This is the 2nd part of the Cairo, Nile Cruise series. After Cairo, we took a quick flight to Luxor (previously called Thebes). This is where we would find our boat and from here on, our transportation was a cruise along the Nile. In Luxor, we visited the Valley of the Kings, and 3 temples: Karnak, Luxor, and Queen Hatchepsut’s.
First, we visited Karnak Temple. Here, they found a partially built wall in the same fashion as the pyramids, and they believe it has the evidence that was previously missing for how the pyramids were build. From an engineering perspective, its fairly straight forward. The first layer of stones is moved into place. Second, a ramp is built to facilitate the moving of the second layer upon the first. This step is repeated until the desired height is achieved.
Karnak also has the Great Hypostyle Hall. This “hall” contains 134 columns representing papyrus. These columns are around 30m tall and 2-3m in diameter.
Last for the day, we visited Luxor Temple. It has line of sight to Queen Hatchepsut’s temple, across the river (its far enough away if you don’t know what you’re looking for, from either site, that you will miss it). We arrived shortly before sundown and got some nice pictures of columns, oblisks, and our guide gave an impromptu interview for a local TV channel. Coincidentally, venus and the moon were both visible shortly after sunset.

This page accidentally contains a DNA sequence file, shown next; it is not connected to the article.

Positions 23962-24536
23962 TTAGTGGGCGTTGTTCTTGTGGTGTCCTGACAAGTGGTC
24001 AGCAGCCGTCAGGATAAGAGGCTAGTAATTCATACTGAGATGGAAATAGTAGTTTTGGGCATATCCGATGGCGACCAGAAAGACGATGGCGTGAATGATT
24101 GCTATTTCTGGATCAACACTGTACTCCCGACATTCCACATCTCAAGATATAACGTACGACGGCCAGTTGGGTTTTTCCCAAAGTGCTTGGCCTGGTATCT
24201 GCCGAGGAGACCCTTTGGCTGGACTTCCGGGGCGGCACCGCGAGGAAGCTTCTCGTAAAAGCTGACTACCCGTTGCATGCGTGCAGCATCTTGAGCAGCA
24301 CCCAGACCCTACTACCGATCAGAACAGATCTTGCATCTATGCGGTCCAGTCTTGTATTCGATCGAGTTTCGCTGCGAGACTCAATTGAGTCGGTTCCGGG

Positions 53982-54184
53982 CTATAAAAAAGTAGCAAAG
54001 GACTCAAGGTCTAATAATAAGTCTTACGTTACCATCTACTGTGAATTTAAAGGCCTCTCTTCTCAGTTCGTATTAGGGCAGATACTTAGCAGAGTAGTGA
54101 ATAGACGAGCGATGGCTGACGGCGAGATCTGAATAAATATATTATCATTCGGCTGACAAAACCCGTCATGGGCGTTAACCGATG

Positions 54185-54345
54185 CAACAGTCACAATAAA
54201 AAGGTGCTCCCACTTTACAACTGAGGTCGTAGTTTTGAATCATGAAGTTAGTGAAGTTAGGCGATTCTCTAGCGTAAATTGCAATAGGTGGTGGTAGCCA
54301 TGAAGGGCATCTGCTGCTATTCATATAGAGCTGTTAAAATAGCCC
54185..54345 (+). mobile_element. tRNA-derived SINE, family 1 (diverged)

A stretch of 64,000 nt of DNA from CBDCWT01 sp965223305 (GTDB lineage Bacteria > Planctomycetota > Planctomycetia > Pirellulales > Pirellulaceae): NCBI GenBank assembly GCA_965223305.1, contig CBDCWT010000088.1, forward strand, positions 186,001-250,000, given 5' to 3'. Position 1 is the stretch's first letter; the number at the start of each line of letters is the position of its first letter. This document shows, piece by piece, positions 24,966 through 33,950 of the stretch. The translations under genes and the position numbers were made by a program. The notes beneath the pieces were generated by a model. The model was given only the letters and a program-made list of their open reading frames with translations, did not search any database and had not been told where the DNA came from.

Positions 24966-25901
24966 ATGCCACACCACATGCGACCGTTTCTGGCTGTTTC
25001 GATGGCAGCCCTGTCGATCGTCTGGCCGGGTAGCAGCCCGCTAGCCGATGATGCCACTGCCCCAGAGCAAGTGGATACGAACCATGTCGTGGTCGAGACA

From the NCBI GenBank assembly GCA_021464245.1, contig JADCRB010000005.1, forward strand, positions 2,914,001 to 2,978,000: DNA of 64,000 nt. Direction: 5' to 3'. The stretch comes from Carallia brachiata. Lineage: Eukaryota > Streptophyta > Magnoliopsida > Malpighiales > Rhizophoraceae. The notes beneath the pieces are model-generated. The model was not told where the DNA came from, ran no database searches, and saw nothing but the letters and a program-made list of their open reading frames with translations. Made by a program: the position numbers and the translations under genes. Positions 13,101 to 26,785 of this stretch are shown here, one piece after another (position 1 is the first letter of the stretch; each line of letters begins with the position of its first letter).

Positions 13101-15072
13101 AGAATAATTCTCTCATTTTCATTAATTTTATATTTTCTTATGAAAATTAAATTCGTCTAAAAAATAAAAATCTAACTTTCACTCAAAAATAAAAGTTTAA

Valley of the Kings
The next day we visited the Valley of the Kings. This is where the Pharo’s were burried when they realized that pyramids were too easy of a target for grave robbers. A huge pyramid in the middle of the desert was very obvious, and it just wasn’t practical. At the end of the valley, there is a mountain that is somewhat shaped like a pyramid, so the Pharo could still be burried “under a pyramid” but in a fashion that was much more difficult to find. Unfortunately, we were not allowed to take pictures inside the Valley of the Kings. There were some tombs that were in surprisingly good contidion for their age.
Queen Hatchepsut’s Temple
Queen Hatchepsut’s temple is a classic site. The temple was carved out of the side of the hill in a very dramatic scene.
In Kom Ombo, we got a peek at some traditional living, and saw Sobek’s (the crocodile god) temple.
The traditional housing was made with a kind of mud brick. The outside was quite unassuming. Once you went past the front gate, there were all manner of flowers, frequently, date palms, and the interiors were decorated with lots of red and gold.
Sobek’s temple is the only temple devoted to 2 gods (Sobek and Horus). This was because they were introducing a new god (Sobek) and the priests felt the process would go more smoothly if the people could simultaneously visit a god they were already familiar with. This is also the first documented illustration of birth (one of the hiroglyphs). Lastly, the priests had what they referred to as a nile-o-meter. A device which would show the height of the water coming down the river. The priests would use this to determine how much tax the farmers should pay. The more water in the river, the better the crops would do, and the more bountiful the harvest.